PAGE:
Multiplying Ratios

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You can multiply ratios by following a few basic steps. Get the facts about multiplying ratios with help from a mathematics educator in this free video clip.

Part of the Video Series: Mathematics Equations & More
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Video Transcript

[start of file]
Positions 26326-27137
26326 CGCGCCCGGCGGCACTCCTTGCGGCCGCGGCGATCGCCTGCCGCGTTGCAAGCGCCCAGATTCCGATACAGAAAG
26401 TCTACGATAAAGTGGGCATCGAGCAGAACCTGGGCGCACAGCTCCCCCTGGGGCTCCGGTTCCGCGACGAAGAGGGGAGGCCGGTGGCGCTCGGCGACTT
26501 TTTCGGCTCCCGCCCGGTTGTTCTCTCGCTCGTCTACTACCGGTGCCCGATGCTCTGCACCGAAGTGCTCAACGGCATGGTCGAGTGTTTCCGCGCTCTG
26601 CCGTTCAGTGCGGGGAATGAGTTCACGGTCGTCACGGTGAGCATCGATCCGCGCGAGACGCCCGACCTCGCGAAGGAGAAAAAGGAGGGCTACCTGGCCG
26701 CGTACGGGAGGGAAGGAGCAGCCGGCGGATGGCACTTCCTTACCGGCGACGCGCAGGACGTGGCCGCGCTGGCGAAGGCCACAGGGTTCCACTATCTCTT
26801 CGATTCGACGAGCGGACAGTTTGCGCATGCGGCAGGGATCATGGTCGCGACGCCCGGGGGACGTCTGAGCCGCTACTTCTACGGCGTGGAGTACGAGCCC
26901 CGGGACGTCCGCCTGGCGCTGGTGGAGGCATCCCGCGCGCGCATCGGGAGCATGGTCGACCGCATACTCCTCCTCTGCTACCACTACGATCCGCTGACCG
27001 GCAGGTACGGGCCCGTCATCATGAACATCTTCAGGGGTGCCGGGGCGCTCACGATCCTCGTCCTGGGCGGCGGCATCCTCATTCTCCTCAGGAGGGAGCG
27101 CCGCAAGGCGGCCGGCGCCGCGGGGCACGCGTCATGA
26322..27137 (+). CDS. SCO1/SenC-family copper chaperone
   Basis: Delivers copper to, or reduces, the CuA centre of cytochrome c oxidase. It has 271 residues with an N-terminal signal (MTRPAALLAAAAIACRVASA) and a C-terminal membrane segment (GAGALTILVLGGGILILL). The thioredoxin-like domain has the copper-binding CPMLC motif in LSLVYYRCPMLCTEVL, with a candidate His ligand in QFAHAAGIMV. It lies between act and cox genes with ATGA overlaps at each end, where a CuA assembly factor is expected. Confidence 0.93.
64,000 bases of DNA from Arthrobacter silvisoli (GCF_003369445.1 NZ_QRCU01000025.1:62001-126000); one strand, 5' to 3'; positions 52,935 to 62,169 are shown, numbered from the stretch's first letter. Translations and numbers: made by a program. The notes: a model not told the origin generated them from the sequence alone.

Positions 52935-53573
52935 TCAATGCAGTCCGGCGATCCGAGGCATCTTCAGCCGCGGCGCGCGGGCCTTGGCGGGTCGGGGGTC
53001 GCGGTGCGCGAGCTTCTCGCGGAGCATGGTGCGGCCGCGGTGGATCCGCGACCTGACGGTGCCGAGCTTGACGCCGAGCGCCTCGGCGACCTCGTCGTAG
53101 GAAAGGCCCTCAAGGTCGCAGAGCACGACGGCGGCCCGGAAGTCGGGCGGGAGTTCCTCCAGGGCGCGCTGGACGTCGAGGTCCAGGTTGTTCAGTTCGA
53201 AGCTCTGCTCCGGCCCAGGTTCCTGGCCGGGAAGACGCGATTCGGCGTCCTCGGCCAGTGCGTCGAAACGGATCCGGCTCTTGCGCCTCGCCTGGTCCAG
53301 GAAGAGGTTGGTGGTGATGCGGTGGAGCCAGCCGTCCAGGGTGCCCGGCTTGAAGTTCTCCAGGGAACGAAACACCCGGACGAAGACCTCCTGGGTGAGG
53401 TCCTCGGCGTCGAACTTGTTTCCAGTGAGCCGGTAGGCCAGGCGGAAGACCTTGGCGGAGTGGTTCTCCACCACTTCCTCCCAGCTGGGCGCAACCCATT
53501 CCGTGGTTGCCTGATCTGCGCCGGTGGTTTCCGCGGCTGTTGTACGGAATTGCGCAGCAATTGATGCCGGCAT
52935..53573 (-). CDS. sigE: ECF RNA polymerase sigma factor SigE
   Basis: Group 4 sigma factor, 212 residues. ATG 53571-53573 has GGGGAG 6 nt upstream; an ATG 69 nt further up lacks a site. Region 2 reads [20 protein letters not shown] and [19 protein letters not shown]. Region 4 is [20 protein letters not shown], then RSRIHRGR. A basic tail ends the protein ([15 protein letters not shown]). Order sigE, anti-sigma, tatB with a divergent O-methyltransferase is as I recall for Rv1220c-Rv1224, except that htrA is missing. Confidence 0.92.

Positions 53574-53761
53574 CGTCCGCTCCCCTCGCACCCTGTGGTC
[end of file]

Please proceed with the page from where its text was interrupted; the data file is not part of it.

Hi, I'm Jimmy Chang and we're here to talk about multiplying ratios. Now, more often than not, when you multiply ratios, you're multiplying two or more fractions together. So, we're here to talk about a couple of strategies that you can use when it comes to multiplying ratios and it often involves reducing the fractions, either at the end or along the way. So, here we go. Now, let's just say when you multiply two ratios, suppose you have 3/4ths, times, 2/5ths. Now one thing that you can do, is you can multiply first and reduce later. So, let's just go with that route. Now, as you know, with multiplying fractions, you need to multiply across. So 3 times 2 is 6, and then 4 times 5 is 20. Now, where you go from here is, just gotta ask yourself, can this fraction be reduced? So, what you want to think about is, look at the 6 and look at the 20, and ask yourself, well, do 6 and 20 have any numbers that they have in common? In this particular case, 6 and 20 both have a 2 as a factor. So what you can do, is reduce both numbers by the number 2. So, what you can think about is well, 6 divided by 2 is going to give you 3, and 20 divided by 2 is going to be 10. So, 6/20ths, is another way of saying 3/10ths. Just to keep in mind, if you reduce numbers you have to reduce both the numerator and the denominator. Now, the other approach is, you can reduce prior to finishing the problem. So, suppose you have something like, 2/3rds, times, 12/15ths. Now, what you want to think about is, may I cancel or reduce in terms of the numerator or in the denominators? So, in other words, looking at the numerators, will any of the numbers reduce with any of the denominators? You can, what we call, cross cancel or directly cancel. Now, as you can tell, 2 does not reduce into 3, and 2 does not reduce the 15, so nothing can be done with the 2 right now. But if you take a look at the 12, 12 and the 3 will reduce. In fact, 12 divided by 3 is going to give you 4. So, we're going to reduce. 12 divided by 3 is going to be 4, and 3 divided by 3 is going to be 1, and what's left over, 4, does not reduce the 15, so now what this does, is, if you reduce along the way, you don't have to reduce at the very, very end because you've already done the work. So, what you have to do now, is simply multiply across, with the modified numbers. So, 2 times 4 is going to give you 8, and 1 times 15, is going to be 15. So, in actuality, 2/3rds times 12/15ths, after the reductions, gives you 8/15ths. So, whether to reduce at the end or reduce along the way, it's completely up to you, as long as you get it in simplified form. So, I'm Jimmy Chang and that's multiplying ratios.

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